Text: Pauli Määttä
Translation: Sirkka-Liisa Leinonen
My son poured out his mind: ”You never gave me a proper model of man. You cannot fix cars. You cannot build houses. You do not hunt, and you do not even have a snowmobile.” I tried to defend myself: ”But you know, I have written a couple of poems.” I had considered myself a moderately good father. My biggest concern had been my minimal contribution to household work. I had to travel for work, and I had been elected to some positions of trust, so the responsibility for the home often fell on my wife.
Recently, however, my son and I have been learning things together. Our relationship has been that of a master and an apprentice, with myself as the apprentice. At the house building site I have been carrying boards or taking measures. I have sometimes also been asked to keep a spanner in place at a critical point of fixing a car. Fortunately, no-one has asked me to come along on a hunting trip, but surprisingly, we have found big lumps of moose meat in our freezer. And I have been told our sons and sons-in-law have a Lynx club of their own.
I discussed the topic of snowmobile with my sons for several years. My delaying action was successful when I pointed out that I needed to use snowmobile at work and therefore did not feel like getting one for my free time as well. To tell the truth, I only drove the snowmobile twice at work.
The father–son relationship changes as both grow older. At one stage the son looks up to his father as a hero who can do everything and is best in everything. I do not know if other fathers have tried to prop up their hero status. I told my children that was pretty good in sports. Running the marathon, I would probably cross the finish line one day after the winner. But in the 10 000-meter race, that difference would be only an hour. And best of all, in the 100-meter race, I would only be 10 seconds behind the winner. And talking about field sports, I would be 4 meters behind the best pole vaulter, but only 1 meter behind the high jump champion. I hope my kids did not brag about these achievements too much when talking to their friends, and not at least to their teachers.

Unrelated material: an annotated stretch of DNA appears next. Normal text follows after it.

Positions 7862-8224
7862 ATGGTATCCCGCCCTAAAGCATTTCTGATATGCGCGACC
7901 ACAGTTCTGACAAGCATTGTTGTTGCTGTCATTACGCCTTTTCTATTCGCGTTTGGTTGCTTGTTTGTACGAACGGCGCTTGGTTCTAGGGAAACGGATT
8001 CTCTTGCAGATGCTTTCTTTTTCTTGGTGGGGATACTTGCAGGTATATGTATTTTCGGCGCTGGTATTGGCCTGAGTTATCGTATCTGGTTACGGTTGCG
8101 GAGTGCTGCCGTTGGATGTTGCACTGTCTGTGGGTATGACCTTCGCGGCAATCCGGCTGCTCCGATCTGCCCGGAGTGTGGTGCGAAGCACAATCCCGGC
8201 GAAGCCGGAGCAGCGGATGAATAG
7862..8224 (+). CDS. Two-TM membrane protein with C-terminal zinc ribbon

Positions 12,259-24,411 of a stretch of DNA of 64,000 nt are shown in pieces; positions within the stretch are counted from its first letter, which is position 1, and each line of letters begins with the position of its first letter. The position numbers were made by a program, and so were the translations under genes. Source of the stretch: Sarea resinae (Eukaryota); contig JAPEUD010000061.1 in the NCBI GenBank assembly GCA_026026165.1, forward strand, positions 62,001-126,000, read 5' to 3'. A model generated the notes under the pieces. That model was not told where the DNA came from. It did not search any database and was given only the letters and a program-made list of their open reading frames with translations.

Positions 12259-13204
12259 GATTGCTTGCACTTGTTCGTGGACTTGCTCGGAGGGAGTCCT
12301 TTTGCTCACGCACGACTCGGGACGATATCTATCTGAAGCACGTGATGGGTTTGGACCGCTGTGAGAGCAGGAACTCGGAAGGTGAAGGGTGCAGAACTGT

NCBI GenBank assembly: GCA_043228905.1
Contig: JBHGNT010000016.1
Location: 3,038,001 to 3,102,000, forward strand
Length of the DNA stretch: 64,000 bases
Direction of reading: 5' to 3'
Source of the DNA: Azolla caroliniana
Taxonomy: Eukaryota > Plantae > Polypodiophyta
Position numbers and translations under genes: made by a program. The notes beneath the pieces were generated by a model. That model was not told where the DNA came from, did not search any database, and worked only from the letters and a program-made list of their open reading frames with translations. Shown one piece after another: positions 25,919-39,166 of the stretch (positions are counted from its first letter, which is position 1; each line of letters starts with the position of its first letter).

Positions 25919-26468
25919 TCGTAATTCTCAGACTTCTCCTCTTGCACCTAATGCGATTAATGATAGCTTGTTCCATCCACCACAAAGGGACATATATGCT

For years I played floorball with my children. But not any more. One Christmas Eve, we decided to have a family game on the nearby school field. In the heat of the game I bumped into my son and we both fell. He continued the game. I went to a doctor and had an x-ray. They put my arm in splints for a few weeks. My son once asked me to come along for a game because one of the regulars could not come. I rushed around the field as best I could, but the feedback was not flattering. “I wouldn’t have guessed that you are such a bad player.” He has not asked me to play again, but luckily, I have been accepted to play volleyball with Sulo (88 yr.) and Oiva (85 yr.).
After the hero stage in the father’s career, the children grow into teen age and distance themselves from their father. Mark Twain described this situation 180 years ago: ”When I was 14 years old, my father was so ignorant that I hardly tolerated the old man’s presence. When I turned 21, I was surprised to find how much he had learnt in seven years.” If you somehow manage through the teenage breakaway, your children will come back. There will be a new relationship between two adults.